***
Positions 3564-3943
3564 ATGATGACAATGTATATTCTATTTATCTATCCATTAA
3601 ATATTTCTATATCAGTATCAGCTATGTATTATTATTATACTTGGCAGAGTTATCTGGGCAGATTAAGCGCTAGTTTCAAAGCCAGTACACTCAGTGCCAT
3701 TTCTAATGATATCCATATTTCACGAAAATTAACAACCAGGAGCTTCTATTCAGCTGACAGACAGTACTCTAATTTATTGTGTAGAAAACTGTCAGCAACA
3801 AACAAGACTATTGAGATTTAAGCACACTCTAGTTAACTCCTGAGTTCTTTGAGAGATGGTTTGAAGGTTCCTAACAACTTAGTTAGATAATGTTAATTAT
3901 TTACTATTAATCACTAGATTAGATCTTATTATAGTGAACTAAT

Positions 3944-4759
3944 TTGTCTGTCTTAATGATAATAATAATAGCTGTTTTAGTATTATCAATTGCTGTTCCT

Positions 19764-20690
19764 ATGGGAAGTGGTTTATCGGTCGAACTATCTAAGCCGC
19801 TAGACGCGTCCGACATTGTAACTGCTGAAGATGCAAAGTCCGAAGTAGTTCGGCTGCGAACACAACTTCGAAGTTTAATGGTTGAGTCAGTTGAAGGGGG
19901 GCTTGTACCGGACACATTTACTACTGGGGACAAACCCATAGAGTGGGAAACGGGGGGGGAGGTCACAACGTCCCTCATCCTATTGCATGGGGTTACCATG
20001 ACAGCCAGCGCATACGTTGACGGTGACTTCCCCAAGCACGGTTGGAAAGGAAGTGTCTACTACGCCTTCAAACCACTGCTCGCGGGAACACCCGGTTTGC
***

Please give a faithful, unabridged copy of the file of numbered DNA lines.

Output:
Positions 3564-3943
3564 ATGATGACAATGTATATTCTATTTATCTATCCATTAA
3601 ATATTTCTATATCAGTATCAGCTATGTATTATTATTATACTTGGCAGAGTTATCTGGGCAGATTAAGCGCTAGTTTCAAAGCCAGTACACTCAGTGCCAT
3701 TTCTAATGATATCCATATTTCACGAAAATTAACAACCAGGAGCTTCTATTCAGCTGACAGACAGTACTCTAATTTATTGTGTAGAAAACTGTCAGCAACA
3801 AACAAGACTATTGAGATTTAAGCACACTCTAGTTAACTCCTGAGTTCTTTGAGAGATGGTTTGAAGGTTCCTAACAACTTAGTTAGATAATGTTAATTAT
3901 TTACTATTAATCACTAGATTAGATCTTATTATAGTGAACTAAT

Positions 3944-4759
3944 TTGTCTGTCTTAATGATAATAATAATAGCTGTTTTAGTATTATCAATTGCTGTTCCT

Positions 19764-20690
19764 ATGGGAAGTGGTTTATCGGTCGAACTATCTAAGCCGC
19801 TAGACGCGTCCGACATTGTAACTGCTGAAGATGCAAAGTCCGAAGTAGTTCGGCTGCGAACACAACTTCGAAGTTTAATGGTTGAGTCAGTTGAAGGGGG
19901 GCTTGTACCGGACACATTTACTACTGGGGACAAACCCATAGAGTGGGAAACGGGGGGGGAGGTCACAACGTCCCTCATCCTATTGCATGGGGTTACCATG
20001 ACAGCCAGCGCATACGTTGACGGTGACTTCCCCAAGCACGGTTGGAAAGGAAGTGTCTACTACGCCTTCAAACCACTGCTCGCGGGAACACCCGGTTTGC